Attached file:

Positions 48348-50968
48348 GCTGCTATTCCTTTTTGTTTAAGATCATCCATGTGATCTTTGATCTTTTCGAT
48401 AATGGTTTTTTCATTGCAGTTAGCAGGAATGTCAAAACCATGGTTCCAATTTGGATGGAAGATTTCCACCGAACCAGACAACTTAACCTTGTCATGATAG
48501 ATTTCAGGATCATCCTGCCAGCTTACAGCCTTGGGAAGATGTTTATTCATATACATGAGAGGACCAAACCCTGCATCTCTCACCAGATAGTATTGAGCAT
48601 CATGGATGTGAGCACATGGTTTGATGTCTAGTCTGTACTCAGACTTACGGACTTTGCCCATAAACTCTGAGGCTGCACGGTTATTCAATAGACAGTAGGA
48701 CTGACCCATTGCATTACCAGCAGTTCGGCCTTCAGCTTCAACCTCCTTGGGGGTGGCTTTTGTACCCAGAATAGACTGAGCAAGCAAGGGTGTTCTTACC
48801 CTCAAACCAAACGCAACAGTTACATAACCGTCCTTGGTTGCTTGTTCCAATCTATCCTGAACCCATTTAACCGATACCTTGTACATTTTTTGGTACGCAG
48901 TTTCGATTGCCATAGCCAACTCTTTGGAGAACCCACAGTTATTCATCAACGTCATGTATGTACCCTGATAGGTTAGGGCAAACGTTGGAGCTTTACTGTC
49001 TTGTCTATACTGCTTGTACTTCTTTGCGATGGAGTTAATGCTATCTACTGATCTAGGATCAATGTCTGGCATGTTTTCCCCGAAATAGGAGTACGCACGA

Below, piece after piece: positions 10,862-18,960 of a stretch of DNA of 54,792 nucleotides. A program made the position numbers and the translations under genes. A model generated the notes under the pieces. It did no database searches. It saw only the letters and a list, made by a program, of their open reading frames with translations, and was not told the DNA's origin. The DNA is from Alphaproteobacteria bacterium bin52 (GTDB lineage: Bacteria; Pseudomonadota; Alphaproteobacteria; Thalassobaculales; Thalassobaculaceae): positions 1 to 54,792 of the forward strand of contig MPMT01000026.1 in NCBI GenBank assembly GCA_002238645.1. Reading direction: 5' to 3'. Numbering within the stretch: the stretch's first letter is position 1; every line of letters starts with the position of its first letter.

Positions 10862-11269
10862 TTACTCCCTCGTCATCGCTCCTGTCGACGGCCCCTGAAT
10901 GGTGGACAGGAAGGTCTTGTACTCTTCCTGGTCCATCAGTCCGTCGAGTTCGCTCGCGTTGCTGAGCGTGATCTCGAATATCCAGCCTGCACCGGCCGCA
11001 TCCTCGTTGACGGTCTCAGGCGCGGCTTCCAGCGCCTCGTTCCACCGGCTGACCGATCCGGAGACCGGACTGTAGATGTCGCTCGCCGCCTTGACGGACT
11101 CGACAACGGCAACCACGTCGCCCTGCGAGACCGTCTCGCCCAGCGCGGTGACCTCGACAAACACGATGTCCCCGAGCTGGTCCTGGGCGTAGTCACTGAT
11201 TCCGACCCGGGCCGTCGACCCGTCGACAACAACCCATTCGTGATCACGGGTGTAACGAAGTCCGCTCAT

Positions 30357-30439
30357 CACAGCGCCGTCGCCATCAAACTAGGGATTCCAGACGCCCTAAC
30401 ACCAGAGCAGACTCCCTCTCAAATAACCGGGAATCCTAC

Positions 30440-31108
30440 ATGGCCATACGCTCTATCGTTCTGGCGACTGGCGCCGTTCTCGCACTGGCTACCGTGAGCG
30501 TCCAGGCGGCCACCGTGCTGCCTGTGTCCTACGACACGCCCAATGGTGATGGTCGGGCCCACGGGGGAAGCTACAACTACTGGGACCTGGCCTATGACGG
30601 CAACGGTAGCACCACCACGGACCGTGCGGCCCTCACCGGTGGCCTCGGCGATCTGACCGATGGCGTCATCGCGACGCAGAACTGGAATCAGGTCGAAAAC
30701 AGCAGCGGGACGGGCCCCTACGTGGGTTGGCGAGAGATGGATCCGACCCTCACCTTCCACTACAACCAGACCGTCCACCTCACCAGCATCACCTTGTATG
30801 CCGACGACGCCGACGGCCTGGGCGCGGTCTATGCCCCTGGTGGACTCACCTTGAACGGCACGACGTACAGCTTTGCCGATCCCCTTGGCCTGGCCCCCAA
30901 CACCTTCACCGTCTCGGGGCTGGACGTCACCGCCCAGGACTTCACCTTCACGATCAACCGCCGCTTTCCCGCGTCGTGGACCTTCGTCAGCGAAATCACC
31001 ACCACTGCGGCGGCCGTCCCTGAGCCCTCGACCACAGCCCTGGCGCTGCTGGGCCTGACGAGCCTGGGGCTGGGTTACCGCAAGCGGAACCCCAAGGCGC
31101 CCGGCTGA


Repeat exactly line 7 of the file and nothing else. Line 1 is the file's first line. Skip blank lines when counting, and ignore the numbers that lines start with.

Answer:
48801 CTCAAACCAAACGCAACAGTTACATAACCGTCCTTGGTTGCTTGTTCCAATCTATCCTGAACCCATTTAACCGATACCTTGTACATTTTTTGGTACGCAG